Study finds student-teacher biases in online classrooms

White male students are 94 percent more likely to a get response from instructors in some online courses, a new study finds.

Max Chao

In a time when online classes are increasing their presence in higher education, some could leave students vulnerable to bias.

In March, Stanford University published a study that found instructors of some online courses were 94 percent more likely to respond to posts from white male students than to those written by other students.

The study is indicative of a larger issue of bias incidences occurring in all learning environments, said Al Beitz, director of the University of Minnesota Center for Educational Innovation in an email statement. 

“How do we create an inclusive learning environment, be it face to face or online?  This is something we are working on at the moment, but there are no easy fixes,” Beitz said.

Biases are well-documented in the classroom, but research is showing that they may bleed into online environments as well, said J.D. Walker, head of research and evaluation at the University’s Center for Educational Innovation.

“One thing people have hoped about online education is that because of its relative anonymity, that a lot of our human biases might go away,” Walker said. “We’re discovering that just because you’re online doesn’t mean that all of our implicit biases go away.”

The study says that most of these issues stem from implicit bias, a problem that the University has launched numerous programs over the years to address.  

Many University faculty members go through an implicit bias training program, said Stef Jarvi, director of education at the Office for Equity and Diversity. 

“We talk about it as being an unexamined bias … and so we start talking about how that shows up in our lives, in our system and in our culture,” Jarvi said.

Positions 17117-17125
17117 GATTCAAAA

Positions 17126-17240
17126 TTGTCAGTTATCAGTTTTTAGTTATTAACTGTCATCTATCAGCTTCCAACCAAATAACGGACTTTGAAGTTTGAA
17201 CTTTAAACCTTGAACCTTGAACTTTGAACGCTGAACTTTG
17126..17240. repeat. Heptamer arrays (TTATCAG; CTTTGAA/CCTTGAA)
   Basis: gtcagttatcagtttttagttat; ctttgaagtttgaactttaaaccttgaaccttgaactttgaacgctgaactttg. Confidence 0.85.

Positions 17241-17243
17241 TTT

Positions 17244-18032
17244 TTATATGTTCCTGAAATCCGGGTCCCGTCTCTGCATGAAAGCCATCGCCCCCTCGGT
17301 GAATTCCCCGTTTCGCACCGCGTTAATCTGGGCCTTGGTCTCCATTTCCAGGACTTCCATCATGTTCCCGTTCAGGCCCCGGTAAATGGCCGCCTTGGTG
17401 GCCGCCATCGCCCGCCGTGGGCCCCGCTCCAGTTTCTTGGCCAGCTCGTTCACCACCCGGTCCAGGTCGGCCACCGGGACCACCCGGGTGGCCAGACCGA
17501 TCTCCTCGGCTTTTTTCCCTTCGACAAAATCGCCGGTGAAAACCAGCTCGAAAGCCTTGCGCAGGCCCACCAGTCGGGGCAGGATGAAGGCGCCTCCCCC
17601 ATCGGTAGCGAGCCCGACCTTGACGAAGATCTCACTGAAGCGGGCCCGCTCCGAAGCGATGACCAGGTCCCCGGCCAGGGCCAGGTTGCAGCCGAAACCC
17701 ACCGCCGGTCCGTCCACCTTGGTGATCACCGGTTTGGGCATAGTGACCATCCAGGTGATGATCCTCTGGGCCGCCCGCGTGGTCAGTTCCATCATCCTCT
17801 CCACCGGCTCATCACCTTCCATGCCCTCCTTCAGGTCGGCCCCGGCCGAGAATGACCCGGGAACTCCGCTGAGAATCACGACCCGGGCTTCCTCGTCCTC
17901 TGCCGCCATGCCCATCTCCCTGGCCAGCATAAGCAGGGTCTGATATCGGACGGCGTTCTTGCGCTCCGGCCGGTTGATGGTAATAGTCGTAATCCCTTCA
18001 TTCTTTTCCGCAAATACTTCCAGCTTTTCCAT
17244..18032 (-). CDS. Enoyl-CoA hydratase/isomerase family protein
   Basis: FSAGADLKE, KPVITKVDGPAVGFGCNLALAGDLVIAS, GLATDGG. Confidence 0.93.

While there isn’t training in place to target online classes specifically, bias training has been expanding to more departments at the University, they said. 

Classroom bias can lead to racial and gender achievement gaps, according to the study. One prominent example of this is the “gender penalty” in large science classes, where female students often under-perform compared to their academic potential, Walker said. 

The 124 online classes sampled for the study were offered by four-year universities across the U.S. The classes surveyed were Massive Online Open Courses, which are large classes often hosted by external distribution companies. The size of these classes may have affected the study’s findings, Walker said. 

In contrast to instructors, the study found no evidence of bias in student responses. However, University senior Suleiman Adan said he feels peers are more prone to bias in real classrooms.

“A lot of times in class, students don’t expect me to be … always answering questions, to be ‘well-spoken,’” Adan said, who is a person of color.

Walker said the field of online classroom equity research is likely to continue growing. 

“I think educational institutions are actively trying to make their environments better for everybody,” he said. “But it’s a tough nut to crack.”